Mar 6, 2023 - News

Minnesota lawmakers weigh transit safety proposals in wake of brutal attack

blue line train

Photo: Christopher Mark Juhn/Anadolu Agency via Getty Images

The brutal assault of a transgender woman at a South Minneapolis Light Rail stop is putting safety on public transit back in the spotlight at the State Capitol.

The big picture: Cries for help from train riders are growing louder as crime on Metro Transit increased more than 50% in 2022, per the Star Tribune.

  • Complaints about narcotics use spiked by 182%.

What's happening: A bill introduced by Rep. Brad Tabke (DFL-Shakopee) would codify a "rider code of conduct," clarifying law enforcement's power to cite and remove people who are engaging in dangerous or disruptive behavior.

Plus: A three-month intervention program led by county social services agencies and nonprofits would aim to provide resources and support to passengers who are experiencing mental health issues, homelessness or substance use disorders.

What they're saying: Tabke told Axios his goal is to address the "general lawless zone" on local public transit, while providing more services to those in need.

  • A second bill in the works would authorize uniformed safety officials who are not police officers to monitor trains and issue citations and fines for fare evasion.

Yes, but: It's not clear if any elements of the proposal could have directly prevented last week's attack at the East Lake Street station, which left the victim hospitalized with internal bleeding.

  • One of two suspects arrested in connection with the beating had already been banned by the Metro Transit Police Department from riding the train through March 11 due to an earlier alleged offense, per KARE11.
  • The other was on probation for a 2021 assault conviction.

Of note: While officers' initial concerns that the attack was motivated by "anti-transgender bias" sparked statements from local groups and officials condemning anti-trans violence, prosecutors had not identified a motive as of last week, per the AP.

State of play: Metro Transit has sought to enhance security in recent months, putting more resources towards its law enforcement presence and expanding use of real-time cameras on platforms and trains.

  • But, like many other law enforcement agencies, recruitment and retention of officers remains difficult for the MTPD. Met Council chair Charlie Zelle told lawmakers just 107 of 171 full-time peace officer positions are filled, despite pay increases.

Between the lines: While the agency's expanded video surveillance system allowed officers to track and apprehend the suspects quickly, it isn't necessarily deterring violent or problematic behavior.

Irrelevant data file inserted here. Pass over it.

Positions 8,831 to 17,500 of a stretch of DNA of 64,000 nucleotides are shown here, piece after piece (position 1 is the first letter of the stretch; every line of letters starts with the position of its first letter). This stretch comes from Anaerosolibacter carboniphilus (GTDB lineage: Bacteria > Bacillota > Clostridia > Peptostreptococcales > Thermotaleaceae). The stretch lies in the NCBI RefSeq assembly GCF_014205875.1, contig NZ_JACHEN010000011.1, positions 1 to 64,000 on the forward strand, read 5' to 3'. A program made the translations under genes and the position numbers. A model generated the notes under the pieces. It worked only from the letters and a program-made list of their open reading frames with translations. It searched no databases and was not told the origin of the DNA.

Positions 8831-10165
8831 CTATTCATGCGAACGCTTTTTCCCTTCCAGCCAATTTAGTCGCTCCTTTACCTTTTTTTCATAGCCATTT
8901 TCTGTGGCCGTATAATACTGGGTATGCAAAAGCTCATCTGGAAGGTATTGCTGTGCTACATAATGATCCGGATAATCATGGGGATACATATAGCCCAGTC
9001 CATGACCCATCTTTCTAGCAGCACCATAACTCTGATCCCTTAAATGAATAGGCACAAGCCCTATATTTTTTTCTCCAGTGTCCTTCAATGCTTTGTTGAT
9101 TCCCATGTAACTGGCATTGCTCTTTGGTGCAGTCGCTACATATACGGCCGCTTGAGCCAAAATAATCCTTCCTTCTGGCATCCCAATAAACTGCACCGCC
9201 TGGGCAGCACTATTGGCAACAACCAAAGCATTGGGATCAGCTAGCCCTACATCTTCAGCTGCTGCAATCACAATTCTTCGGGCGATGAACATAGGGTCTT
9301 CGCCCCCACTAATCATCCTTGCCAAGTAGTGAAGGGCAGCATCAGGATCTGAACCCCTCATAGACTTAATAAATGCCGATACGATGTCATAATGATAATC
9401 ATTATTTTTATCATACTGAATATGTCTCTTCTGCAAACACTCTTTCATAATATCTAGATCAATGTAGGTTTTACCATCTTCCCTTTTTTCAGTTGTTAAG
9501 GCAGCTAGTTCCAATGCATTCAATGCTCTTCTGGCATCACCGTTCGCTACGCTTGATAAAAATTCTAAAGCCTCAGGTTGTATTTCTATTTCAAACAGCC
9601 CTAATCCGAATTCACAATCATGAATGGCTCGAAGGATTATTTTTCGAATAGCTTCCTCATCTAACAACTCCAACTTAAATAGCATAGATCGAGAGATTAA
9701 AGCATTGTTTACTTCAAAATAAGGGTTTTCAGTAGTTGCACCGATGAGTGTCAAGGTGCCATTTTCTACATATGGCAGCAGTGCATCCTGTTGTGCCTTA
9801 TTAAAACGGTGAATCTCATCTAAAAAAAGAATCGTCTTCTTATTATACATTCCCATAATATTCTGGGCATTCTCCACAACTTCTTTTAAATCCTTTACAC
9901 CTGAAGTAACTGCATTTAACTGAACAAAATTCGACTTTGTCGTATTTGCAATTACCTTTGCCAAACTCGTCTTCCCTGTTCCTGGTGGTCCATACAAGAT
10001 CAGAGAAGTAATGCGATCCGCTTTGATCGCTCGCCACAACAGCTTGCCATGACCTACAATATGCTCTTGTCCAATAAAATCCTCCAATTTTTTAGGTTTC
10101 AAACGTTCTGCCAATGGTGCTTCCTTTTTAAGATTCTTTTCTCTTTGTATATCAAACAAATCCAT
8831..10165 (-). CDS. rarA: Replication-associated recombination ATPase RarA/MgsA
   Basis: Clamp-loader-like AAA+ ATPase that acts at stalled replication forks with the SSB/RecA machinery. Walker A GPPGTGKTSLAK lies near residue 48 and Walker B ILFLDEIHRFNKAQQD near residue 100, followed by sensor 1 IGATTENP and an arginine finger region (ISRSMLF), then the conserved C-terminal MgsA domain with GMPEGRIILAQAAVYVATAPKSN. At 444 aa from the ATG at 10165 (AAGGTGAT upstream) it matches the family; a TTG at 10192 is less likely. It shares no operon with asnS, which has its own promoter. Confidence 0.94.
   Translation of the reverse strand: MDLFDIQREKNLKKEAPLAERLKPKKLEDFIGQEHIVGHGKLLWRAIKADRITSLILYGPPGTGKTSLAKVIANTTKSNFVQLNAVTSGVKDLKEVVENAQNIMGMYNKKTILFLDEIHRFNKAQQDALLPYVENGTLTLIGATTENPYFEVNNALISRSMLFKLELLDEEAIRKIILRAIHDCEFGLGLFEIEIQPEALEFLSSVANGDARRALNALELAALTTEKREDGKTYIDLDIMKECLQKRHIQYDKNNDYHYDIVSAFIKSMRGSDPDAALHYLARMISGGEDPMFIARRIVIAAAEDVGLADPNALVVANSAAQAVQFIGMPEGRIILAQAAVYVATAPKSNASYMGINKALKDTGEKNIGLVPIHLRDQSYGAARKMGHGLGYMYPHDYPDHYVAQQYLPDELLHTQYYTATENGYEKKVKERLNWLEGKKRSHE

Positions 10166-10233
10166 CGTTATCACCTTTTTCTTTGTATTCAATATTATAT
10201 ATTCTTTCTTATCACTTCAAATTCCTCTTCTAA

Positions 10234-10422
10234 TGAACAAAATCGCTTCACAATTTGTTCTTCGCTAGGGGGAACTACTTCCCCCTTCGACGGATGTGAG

• Mitch Kilian, associate vice president of governmental affairs for the Metropolitan Airport Commission, told lawmakers that ongoing issues are impacting staff and air travelers who rely on the Blue Line to get to and from MSP.
  • "The open drug use is just incredible, even with cameras," he said. "And it's not just marijuana, it's crack."

What we're watching: Senate Transportation Chair Scott Dibble (DFL-Minneapolis) told Axios he expects the final package to be a multi-phased response that addresses both safety issues and what he called "unacceptable" conditions on trains and at stations.

  • "You see garbage, broken glass, you know, all just unkempt, filthy conditions," he said. "That just creates that sense of mayhem and disorder.”

What's next: Metro Transit's new police chief is expected to head to the Capitol on Tuesday, when Tabke's bill will get a committee vote.

Plus: Ridership woes

Data: Metro Transit. Note: Data updated Feb. 1 with ridership through December; Chart: Axios Visuals
Data: Metro Transit. Note: Data updated Feb. 1 with ridership through December; Chart: Axios Visuals

Ongoing public safety concerns present a chicken-or-the-egg challenge for transit officials.

The issue: Full trains and populated platforms can help ward off crime and nuisance behavior, as the presence of other passengers increases the perception of safety.

  • But the current conditions, combined with the staying power of hybrid work and other post-pandemic changes, have kept ridership from returning to pre-pandemic levels.

What they're saying: Tabke said he hopes his proposals will boost ridership enough that "if somebody feels like they want to smoke on the train or use drugs on the train or beat someone up, there are enough folks around that it absolutely breaks social contracts."

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